Sappi Falls After Profit Slumps on Lower Prices for Paper, Pulp

Sappi Ltd., the world’s biggest maker of glossy paper, fell the most in six months in Johannesburg trading after it said fiscal first-quarter profit slumped 62 percent because of lower paper and pulp prices.

Sappi declined as much as 7.4 percent, the biggest intraday drop since Aug. 6, and was 3.9 percent lower at 29.55 rand by 10:03 a.m. in Johannesburg. Net income fell to $17 million, or 3 cents a share, in the three months through December, compared with $45 million, or 9 cents, a year earlier, the company said in a statement today.

“We have seen the worst,” Chief Executive Officer Ralph Boettger said on a conference call. “Pulp prices have been moving up over the last three months as the North American and Chinese economies are picking up.”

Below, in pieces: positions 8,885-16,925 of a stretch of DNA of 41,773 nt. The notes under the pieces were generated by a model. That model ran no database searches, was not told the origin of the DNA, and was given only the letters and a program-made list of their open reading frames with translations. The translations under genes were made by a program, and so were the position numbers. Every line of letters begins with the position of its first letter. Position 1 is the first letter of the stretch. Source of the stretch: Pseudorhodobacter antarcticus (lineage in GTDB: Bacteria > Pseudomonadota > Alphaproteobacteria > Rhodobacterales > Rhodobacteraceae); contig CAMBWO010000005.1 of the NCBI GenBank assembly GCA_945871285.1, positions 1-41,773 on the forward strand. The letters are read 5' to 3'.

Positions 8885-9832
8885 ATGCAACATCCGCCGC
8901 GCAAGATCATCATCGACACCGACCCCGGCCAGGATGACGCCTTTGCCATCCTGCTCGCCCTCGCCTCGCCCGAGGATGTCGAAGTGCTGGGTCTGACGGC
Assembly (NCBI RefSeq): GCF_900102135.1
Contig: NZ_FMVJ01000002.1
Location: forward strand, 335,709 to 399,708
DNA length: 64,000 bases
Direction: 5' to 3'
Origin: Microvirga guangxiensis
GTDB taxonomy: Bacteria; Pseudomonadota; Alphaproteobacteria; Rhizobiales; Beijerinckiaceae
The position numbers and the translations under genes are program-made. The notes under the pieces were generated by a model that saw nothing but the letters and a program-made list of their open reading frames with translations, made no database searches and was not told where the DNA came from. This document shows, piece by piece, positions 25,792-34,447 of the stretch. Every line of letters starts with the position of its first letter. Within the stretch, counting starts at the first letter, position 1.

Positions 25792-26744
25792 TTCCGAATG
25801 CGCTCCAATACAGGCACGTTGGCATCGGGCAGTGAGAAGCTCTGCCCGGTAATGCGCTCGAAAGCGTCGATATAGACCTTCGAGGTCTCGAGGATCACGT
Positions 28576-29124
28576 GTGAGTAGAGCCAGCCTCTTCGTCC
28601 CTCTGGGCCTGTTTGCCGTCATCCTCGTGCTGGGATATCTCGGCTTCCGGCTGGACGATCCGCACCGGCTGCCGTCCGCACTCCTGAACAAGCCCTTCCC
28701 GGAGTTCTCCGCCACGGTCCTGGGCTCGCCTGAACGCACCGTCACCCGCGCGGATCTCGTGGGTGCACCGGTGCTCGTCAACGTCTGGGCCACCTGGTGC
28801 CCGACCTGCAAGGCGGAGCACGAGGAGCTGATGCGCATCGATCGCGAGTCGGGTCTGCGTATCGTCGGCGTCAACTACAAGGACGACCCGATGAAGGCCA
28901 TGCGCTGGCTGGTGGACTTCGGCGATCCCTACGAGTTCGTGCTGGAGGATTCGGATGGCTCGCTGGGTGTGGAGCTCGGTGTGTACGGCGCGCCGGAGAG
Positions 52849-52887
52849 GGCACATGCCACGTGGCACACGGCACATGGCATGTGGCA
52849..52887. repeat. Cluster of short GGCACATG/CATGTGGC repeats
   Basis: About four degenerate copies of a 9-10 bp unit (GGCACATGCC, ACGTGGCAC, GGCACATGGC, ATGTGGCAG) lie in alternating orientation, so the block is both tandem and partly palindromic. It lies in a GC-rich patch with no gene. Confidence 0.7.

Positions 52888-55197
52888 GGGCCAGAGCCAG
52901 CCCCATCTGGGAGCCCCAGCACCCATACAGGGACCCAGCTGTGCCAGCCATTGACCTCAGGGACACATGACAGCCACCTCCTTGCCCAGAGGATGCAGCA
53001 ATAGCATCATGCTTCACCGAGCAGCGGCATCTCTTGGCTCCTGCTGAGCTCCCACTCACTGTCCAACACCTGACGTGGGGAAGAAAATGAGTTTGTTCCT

Sappi, also the largest producer of dissolving wood pulp, is betting on the product to increase profit and allow it to resume dividend payments. The Johannesburg-based company stopped payouts to shareholders in 2008 as it struggled with a high debt burden and weakening paper sales in Europe.

The company is converting pulp mills in South Africa and Minnesota at a cost of about $540 million to produce the specialty pulp used to make goods from sports clothing to mobile phone screens and pills. The mills will start production in the quarter ending June, Boettger said.

Most of Sappi’s pulp production is in South Africa, where a weaker rand has a positive impact, he said. The currency retreated 1.9 percent against the dollar during the quarter, according to data compiled by Bloomberg.

Sappi returned to profitability in the year ended September and set a target to cut borrowings by $300 million a year to a ratio of twice earnings before interest, taxes, depreciation and amortization by the end of fiscal 2013, Boettger said in a Nov. 29 interview.

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